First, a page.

He was born in Darmstadt. He was professor at Ghent (1858-1865) and at Bonn. He studied various carbon compounds, especially benzene, proposing a carbon ring for its structure. In 1857 Kekulé proposed that carbon was tetravalent.
He wrote that he discovered the ring shape of the benzene molecule after dreaming of a snake seizing its own tail. This dream came to him after years of studying the nature of carbon-carbon bonds. Kekulé claimed to solve the problem of how carbon atoms could bond to up to four other atoms at the same time. While his claims were well publicized and accepted, by the early 1920s Kekulé's own biographer came to the conclusion that Kekulé's understanding of the tetravalent nature carbon bonding depended on the previous research of Archibald Scott Couper (1831-1892); further, the German Chemist Josef Loschmidt (1821-1895) had earlier posited a cyclic structure for benzene as early as 1862, although he had not actually proved this structure to be correct.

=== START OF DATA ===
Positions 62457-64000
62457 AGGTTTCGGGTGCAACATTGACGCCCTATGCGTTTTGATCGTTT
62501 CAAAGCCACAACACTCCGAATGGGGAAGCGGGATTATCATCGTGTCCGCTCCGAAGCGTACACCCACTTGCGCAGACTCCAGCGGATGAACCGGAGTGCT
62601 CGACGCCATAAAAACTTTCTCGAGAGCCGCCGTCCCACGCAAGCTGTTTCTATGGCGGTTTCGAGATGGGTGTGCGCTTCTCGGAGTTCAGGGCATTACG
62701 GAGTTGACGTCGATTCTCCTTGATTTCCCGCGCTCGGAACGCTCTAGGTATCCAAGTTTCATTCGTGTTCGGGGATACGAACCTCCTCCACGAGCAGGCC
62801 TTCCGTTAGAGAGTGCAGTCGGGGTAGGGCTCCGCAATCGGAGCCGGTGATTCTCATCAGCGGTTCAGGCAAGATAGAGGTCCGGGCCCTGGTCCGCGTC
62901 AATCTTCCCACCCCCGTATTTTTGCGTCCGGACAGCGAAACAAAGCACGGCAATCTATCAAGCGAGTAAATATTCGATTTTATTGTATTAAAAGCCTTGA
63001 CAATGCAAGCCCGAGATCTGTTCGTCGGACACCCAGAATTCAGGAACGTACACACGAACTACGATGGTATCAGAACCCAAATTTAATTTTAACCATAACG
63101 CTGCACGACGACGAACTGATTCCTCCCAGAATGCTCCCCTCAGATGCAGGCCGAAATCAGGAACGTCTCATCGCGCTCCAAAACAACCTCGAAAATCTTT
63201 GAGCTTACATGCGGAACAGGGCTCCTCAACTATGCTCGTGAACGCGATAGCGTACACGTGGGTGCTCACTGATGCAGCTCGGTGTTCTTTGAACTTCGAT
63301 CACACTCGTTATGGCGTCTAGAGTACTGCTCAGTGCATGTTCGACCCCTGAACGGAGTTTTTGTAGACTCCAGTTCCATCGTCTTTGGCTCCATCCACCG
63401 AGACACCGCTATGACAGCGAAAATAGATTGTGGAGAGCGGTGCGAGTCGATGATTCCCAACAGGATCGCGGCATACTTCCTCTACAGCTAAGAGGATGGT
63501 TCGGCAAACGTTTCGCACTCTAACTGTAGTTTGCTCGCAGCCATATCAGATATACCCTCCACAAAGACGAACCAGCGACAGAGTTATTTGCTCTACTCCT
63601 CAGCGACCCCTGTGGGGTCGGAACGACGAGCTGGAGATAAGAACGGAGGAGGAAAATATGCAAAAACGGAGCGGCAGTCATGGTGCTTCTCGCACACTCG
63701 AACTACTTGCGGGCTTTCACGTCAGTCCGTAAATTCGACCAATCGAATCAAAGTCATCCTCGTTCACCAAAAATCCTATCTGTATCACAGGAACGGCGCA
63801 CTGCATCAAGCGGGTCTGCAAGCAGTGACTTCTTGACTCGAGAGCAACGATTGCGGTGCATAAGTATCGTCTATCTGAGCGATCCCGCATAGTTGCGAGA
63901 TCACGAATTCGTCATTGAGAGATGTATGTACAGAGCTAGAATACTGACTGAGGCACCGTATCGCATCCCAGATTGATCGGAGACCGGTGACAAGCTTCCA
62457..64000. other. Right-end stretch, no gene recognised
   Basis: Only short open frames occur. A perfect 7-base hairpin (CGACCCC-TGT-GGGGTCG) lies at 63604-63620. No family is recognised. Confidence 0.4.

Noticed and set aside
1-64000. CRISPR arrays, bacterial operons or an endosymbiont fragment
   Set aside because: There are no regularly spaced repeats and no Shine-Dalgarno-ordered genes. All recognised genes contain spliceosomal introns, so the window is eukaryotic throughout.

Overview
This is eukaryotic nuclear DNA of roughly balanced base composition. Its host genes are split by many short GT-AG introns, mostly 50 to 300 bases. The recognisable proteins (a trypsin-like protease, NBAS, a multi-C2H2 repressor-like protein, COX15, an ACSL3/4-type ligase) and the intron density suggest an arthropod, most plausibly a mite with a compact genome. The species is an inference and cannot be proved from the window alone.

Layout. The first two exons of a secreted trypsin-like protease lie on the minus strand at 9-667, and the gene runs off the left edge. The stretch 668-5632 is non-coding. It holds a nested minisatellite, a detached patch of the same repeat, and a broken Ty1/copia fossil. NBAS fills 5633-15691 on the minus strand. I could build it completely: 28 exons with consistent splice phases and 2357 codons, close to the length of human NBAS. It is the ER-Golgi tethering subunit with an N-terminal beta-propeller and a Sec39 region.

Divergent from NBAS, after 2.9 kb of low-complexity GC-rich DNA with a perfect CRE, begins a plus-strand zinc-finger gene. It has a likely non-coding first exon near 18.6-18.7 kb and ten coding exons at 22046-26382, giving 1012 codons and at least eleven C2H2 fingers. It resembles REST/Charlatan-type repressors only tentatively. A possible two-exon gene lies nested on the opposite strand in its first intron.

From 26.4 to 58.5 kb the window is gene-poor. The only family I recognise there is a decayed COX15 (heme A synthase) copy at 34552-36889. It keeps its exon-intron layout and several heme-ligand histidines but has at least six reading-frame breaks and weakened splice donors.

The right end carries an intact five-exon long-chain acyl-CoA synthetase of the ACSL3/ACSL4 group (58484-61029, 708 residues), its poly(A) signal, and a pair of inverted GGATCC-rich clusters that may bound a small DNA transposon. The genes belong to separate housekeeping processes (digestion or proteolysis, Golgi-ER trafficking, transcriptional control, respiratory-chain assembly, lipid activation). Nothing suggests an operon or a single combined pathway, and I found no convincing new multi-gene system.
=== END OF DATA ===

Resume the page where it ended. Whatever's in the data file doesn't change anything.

See also: Benzene; Scientific mythology